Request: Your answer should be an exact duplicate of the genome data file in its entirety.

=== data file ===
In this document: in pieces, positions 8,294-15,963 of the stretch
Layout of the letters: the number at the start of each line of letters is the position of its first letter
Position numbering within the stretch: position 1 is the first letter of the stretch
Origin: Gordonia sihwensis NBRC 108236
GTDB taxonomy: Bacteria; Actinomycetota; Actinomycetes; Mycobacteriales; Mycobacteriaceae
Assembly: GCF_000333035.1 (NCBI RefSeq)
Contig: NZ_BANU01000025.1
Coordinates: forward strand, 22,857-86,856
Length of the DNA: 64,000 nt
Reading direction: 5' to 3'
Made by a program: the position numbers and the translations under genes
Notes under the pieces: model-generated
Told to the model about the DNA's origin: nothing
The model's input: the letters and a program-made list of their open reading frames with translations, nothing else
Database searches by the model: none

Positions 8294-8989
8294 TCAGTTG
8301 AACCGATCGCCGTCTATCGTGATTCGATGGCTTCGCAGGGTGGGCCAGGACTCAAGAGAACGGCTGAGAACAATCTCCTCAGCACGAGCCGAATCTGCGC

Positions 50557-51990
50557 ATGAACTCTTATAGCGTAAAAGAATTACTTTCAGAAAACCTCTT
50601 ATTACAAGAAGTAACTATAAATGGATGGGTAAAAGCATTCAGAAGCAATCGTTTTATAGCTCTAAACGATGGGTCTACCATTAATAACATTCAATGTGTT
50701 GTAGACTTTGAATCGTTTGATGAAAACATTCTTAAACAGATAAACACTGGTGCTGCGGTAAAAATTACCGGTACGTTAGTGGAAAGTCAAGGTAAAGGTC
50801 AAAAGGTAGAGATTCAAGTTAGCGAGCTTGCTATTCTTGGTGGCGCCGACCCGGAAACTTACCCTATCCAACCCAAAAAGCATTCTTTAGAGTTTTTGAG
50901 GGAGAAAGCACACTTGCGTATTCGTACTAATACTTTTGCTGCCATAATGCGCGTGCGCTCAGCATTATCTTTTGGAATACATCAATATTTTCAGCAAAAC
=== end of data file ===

In this document: in pieces, positions 8,294-15,963 of the stretch
Layout of the letters: the number at the start of each line of letters is the position of its first letter
Position numbering within the stretch: position 1 is the first letter of the stretch
Origin: Gordonia sihwensis NBRC 108236
GTDB taxonomy: Bacteria; Actinomycetota; Actinomycetes; Mycobacteriales; Mycobacteriaceae
Assembly: GCF_000333035.1 (NCBI RefSeq)
Contig: NZ_BANU01000025.1
Coordinates: forward strand, 22,857-86,856
Length of the DNA: 64,000 nt
Reading direction: 5' to 3'
Made by a program: the position numbers and the translations under genes
Notes under the pieces: model-generated
Told to the model about the DNA's origin: nothing
The model's input: the letters and a program-made list of their open reading frames with translations, nothing else
Database searches by the model: none

Positions 8294-8989
8294 TCAGTTG
8301 AACCGATCGCCGTCTATCGTGATTCGATGGCTTCGCAGGGTGGGCCAGGACTCAAGAGAACGGCTGAGAACAATCTCCTCAGCACGAGCCGAATCTGCGC

Positions 50557-51990
50557 ATGAACTCTTATAGCGTAAAAGAATTACTTTCAGAAAACCTCTT
50601 ATTACAAGAAGTAACTATAAATGGATGGGTAAAAGCATTCAGAAGCAATCGTTTTATAGCTCTAAACGATGGGTCTACCATTAATAACATTCAATGTGTT
50701 GTAGACTTTGAATCGTTTGATGAAAACATTCTTAAACAGATAAACACTGGTGCTGCGGTAAAAATTACCGGTACGTTAGTGGAAAGTCAAGGTAAAGGTC
50801 AAAAGGTAGAGATTCAAGTTAGCGAGCTTGCTATTCTTGGTGGCGCCGACCCGGAAACTTACCCTATCCAACCCAAAAAGCATTCTTTAGAGTTTTTGAG
50901 GGAGAAAGCACACTTGCGTATTCGTACTAATACTTTTGCTGCCATAATGCGCGTGCGCTCAGCATTATCTTTTGGAATACATCAATATTTTCAGCAAAAC